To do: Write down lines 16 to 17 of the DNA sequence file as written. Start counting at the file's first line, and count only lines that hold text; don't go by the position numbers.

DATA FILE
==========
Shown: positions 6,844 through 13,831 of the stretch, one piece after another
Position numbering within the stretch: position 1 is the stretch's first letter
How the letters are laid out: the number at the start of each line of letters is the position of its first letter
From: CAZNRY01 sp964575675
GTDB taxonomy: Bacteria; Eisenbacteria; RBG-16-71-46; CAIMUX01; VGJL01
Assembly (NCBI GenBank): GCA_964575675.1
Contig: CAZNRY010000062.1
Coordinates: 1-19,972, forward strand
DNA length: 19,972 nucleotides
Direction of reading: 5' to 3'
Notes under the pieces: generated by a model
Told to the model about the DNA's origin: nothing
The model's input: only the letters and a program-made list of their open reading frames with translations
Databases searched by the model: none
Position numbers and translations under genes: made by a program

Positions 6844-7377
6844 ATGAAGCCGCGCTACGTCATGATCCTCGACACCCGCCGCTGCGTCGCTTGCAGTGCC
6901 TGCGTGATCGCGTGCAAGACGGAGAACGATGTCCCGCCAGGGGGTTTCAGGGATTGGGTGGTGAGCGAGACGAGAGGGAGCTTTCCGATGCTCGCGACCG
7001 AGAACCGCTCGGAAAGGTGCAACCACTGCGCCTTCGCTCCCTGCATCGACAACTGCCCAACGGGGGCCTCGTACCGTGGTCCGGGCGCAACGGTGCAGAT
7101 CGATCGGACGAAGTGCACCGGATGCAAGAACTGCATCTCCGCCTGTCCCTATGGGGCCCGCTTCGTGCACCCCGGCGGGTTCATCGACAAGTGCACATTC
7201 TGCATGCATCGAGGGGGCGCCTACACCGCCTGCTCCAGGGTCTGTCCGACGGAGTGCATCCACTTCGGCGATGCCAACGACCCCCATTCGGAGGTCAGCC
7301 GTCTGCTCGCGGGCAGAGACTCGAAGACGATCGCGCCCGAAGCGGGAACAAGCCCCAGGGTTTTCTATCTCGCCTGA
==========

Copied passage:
Positions 6844-7377
6844 ATGAAGCCGCGCTACGTCATGATCCTCGACACCCGCCGCTGCGTCGCTTGCAGTGCC